Our Western world has never been so well informed about food, nutrition and its impact on health as it is today. When it comes to making the “right” eating choices, however, all this knowledge bears little weight if one can judge—for instance—by the relentless worsening of the obesity and diabetes epidemic.
This is because dietary norms are deeply rooted in social values. And just as social values are difficult and slow to change, so are our eating habits.
“Food rules are never really about food, they express cultural values”, Charlotte Biltekoff, an associate professor of American Studies at UC Davis Food Science & Technology Program, said recently at an event in Berkeley. The small crowd in attendance had come to watch a documentary in the making about the story of the school lunch revolution at the local Unified School District (BUSD). I can only speculate that most people present were internally nodding in quiet assent, as BUSD is the first district in America who starting offering fresh, cooked-from-scratch, nutritious meals to its students (82.4% of whom qualify for free or reduced-price lunches) after a ten-year parent-led campaign.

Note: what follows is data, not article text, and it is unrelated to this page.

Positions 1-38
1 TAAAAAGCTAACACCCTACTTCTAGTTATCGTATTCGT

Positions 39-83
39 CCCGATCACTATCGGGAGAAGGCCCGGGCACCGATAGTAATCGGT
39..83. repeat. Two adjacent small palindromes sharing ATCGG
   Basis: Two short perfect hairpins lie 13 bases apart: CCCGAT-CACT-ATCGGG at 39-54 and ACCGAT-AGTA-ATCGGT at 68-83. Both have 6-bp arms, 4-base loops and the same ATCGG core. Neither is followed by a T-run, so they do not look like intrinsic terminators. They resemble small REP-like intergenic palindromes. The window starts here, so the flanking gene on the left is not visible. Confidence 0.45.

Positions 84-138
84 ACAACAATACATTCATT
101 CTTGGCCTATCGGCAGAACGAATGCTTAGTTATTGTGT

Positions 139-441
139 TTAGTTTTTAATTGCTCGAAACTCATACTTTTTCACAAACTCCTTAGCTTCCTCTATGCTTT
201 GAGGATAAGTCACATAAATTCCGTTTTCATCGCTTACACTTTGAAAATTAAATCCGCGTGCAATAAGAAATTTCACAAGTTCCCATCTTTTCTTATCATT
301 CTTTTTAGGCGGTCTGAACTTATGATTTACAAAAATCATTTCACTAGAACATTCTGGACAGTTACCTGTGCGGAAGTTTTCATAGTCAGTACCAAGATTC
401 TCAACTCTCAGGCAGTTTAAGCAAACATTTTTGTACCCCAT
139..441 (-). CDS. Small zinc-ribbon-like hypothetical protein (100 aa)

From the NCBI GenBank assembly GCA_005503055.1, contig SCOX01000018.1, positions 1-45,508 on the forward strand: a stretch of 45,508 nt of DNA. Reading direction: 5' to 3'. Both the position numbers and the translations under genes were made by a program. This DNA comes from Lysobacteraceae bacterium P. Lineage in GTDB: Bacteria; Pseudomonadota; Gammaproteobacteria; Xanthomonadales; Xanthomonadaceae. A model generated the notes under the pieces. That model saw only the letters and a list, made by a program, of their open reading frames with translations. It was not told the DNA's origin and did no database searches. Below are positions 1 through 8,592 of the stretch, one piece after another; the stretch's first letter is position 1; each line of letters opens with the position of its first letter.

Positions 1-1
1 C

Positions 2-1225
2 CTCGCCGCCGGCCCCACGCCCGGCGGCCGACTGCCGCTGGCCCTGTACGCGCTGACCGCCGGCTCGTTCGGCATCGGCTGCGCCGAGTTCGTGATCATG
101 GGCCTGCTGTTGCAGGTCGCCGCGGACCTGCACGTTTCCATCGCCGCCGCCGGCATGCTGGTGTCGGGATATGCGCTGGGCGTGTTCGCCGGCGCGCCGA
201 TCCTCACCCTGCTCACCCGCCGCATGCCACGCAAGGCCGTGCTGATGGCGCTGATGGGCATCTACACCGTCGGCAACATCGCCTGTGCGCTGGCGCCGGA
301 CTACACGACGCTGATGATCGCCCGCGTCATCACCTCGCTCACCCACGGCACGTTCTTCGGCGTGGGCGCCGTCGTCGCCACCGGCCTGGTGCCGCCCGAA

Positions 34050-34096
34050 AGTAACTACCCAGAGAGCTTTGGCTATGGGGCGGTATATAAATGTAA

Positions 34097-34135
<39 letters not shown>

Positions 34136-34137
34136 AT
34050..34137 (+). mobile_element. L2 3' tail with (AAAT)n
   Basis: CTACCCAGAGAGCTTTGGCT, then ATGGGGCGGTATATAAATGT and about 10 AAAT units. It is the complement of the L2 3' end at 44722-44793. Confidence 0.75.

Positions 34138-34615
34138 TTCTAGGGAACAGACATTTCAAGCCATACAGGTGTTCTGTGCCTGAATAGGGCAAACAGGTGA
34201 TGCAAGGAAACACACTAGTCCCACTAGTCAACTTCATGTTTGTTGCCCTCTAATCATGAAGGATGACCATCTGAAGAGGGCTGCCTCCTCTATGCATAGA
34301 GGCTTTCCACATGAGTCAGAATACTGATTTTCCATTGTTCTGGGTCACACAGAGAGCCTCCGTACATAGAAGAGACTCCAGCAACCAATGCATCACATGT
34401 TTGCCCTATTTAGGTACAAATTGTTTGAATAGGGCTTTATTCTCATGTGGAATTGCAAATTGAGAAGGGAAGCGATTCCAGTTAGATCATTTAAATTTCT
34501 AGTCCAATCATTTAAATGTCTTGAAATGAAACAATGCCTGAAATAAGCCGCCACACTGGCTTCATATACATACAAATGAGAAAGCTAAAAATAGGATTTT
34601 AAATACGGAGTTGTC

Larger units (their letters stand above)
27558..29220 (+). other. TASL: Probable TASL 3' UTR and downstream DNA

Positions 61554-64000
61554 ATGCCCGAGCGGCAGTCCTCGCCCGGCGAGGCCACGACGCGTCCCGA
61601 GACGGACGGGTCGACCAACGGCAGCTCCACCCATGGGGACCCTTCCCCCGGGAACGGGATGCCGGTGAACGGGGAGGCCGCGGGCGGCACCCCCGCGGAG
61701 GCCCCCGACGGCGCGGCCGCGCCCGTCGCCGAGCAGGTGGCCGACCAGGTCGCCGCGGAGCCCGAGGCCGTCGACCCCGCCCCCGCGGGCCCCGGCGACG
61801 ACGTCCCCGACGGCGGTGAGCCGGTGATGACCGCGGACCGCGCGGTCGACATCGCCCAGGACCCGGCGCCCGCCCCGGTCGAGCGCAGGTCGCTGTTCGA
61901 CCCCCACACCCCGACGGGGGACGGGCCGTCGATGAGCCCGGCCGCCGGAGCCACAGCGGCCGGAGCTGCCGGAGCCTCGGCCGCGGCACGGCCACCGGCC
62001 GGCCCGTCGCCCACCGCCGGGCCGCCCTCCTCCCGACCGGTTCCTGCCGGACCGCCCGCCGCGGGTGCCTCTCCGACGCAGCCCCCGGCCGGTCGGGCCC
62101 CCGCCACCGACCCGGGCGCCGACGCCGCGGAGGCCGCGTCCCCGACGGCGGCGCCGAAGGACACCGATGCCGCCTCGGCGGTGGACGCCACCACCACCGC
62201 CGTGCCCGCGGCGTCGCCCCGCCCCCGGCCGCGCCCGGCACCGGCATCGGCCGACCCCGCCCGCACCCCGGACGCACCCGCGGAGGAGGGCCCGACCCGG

“Dietary ideals express social ideals—what it means to be a good citizen and a good person”, she added. The war-time propaganda in America, for instance, graphically portrayed the unhealthy doughnut-eater as a traitor and a Hitler supporter.
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